Many languages - including Esperanto - do just fine with this so-called "ambiguity."

    I certainly wasn't claiming they don't.

    But why do you call it a "so-called" ambiguity? What would be an example of a true ambiguity?


    I'm not sure who Robin is (and I can't open the link), but I knew when you said "some people" here that you meant Katalin. She's really the only one.

    Here's something Lee Miller posted int he facebook group on this very topic recently:

    One thing I want to emphasize in this thread, before it disappears in Facebook, is that "porti" is the original, standard term for both "to wear" and "to carry". "Surhavi" means "to have on."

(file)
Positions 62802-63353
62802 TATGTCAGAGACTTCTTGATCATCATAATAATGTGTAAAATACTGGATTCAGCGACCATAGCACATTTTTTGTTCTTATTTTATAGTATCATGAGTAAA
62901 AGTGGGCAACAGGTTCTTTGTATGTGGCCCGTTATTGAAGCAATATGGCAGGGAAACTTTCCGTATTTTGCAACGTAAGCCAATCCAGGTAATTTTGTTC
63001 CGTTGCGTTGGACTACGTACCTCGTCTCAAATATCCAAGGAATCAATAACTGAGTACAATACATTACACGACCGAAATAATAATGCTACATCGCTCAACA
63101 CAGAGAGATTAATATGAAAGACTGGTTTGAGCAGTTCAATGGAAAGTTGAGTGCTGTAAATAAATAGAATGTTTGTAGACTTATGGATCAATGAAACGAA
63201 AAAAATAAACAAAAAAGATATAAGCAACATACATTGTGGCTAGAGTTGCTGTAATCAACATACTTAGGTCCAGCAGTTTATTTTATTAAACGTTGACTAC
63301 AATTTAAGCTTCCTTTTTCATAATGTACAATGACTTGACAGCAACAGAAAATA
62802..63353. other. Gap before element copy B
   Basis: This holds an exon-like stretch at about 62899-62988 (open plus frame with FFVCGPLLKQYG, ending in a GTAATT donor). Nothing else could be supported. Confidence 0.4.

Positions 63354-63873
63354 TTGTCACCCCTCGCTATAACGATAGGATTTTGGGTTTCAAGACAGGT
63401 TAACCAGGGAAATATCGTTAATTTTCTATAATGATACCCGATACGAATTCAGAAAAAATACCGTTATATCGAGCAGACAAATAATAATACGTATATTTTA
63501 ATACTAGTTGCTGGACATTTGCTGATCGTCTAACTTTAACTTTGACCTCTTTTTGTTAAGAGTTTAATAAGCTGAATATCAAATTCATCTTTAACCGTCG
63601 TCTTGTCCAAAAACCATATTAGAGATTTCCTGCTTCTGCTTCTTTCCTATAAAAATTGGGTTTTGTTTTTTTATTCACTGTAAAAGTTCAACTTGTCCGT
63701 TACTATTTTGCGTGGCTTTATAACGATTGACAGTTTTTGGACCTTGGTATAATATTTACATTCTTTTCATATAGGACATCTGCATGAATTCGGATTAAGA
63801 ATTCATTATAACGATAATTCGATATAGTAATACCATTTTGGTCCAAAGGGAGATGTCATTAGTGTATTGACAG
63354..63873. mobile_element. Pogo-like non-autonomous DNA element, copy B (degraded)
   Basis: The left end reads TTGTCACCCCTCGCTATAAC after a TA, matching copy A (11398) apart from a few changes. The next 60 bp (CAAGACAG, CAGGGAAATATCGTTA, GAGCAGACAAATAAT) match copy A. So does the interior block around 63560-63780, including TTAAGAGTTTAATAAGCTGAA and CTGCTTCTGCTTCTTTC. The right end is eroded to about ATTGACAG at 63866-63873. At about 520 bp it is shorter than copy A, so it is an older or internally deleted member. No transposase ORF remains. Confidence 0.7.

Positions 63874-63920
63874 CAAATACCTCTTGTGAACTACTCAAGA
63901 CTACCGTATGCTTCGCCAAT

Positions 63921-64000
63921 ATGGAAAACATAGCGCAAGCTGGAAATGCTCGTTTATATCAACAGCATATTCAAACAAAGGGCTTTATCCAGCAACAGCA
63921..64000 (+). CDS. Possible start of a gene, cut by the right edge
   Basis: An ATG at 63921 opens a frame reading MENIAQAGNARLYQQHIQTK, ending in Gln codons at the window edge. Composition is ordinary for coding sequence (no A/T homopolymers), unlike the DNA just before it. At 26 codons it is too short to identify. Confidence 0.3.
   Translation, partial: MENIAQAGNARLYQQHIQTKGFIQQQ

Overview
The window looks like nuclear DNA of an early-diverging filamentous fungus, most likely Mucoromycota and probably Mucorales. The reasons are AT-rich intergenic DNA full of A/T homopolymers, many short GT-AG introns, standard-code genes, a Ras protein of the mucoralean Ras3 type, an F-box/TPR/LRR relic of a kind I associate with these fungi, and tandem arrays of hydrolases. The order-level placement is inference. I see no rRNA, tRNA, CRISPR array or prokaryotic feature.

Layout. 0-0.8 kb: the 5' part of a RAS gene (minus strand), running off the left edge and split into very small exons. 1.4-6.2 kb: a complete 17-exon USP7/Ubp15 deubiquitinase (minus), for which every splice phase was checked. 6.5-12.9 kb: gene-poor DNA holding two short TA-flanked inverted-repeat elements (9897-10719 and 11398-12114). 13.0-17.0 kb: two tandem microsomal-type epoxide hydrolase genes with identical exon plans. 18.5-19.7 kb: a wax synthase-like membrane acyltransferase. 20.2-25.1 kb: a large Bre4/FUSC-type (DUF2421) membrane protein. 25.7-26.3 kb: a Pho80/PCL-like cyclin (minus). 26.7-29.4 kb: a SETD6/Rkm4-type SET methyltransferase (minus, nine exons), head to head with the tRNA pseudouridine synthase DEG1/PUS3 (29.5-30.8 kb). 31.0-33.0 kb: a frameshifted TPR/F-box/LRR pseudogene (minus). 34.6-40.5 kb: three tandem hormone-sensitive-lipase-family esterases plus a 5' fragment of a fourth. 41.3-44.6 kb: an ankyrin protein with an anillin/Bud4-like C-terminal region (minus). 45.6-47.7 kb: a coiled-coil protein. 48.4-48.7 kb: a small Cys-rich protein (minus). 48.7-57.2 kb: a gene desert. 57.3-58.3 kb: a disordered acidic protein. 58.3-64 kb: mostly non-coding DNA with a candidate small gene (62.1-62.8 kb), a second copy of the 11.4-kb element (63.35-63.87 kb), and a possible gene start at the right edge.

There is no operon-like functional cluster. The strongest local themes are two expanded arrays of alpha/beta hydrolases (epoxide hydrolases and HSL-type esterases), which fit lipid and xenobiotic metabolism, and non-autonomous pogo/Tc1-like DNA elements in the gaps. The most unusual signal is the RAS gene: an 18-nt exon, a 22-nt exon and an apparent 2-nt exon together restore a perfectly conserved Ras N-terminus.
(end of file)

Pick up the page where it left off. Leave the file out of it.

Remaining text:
When you're talking about clothing, both "porti" and surhavi" are correct:

    • Hodiaŭ mi portas bluan ĉemizon.
    • Hodiaŭ mi surhavas bluan ĉemizon.

    Both "porti" and "surhavi" are broader in meaning than English "to wear". But both are correct, in context, for English "to wear".

    "Porti" does NOT only mean "to carry (i.e., something in your hand)." As I said earlier in this thread, the verb follows the French model of "porter". And very few French people have been confused during the past few centuries about whether they're carrying something, or wearing an article of clothing.

    Esperanto usage doesn't map directly onto English usage, and this is a great example of how the two languages differ.


    (By "Robin" above, I refer to Robin van der Vliet.)


    I sure hope he does!


    no más pantalones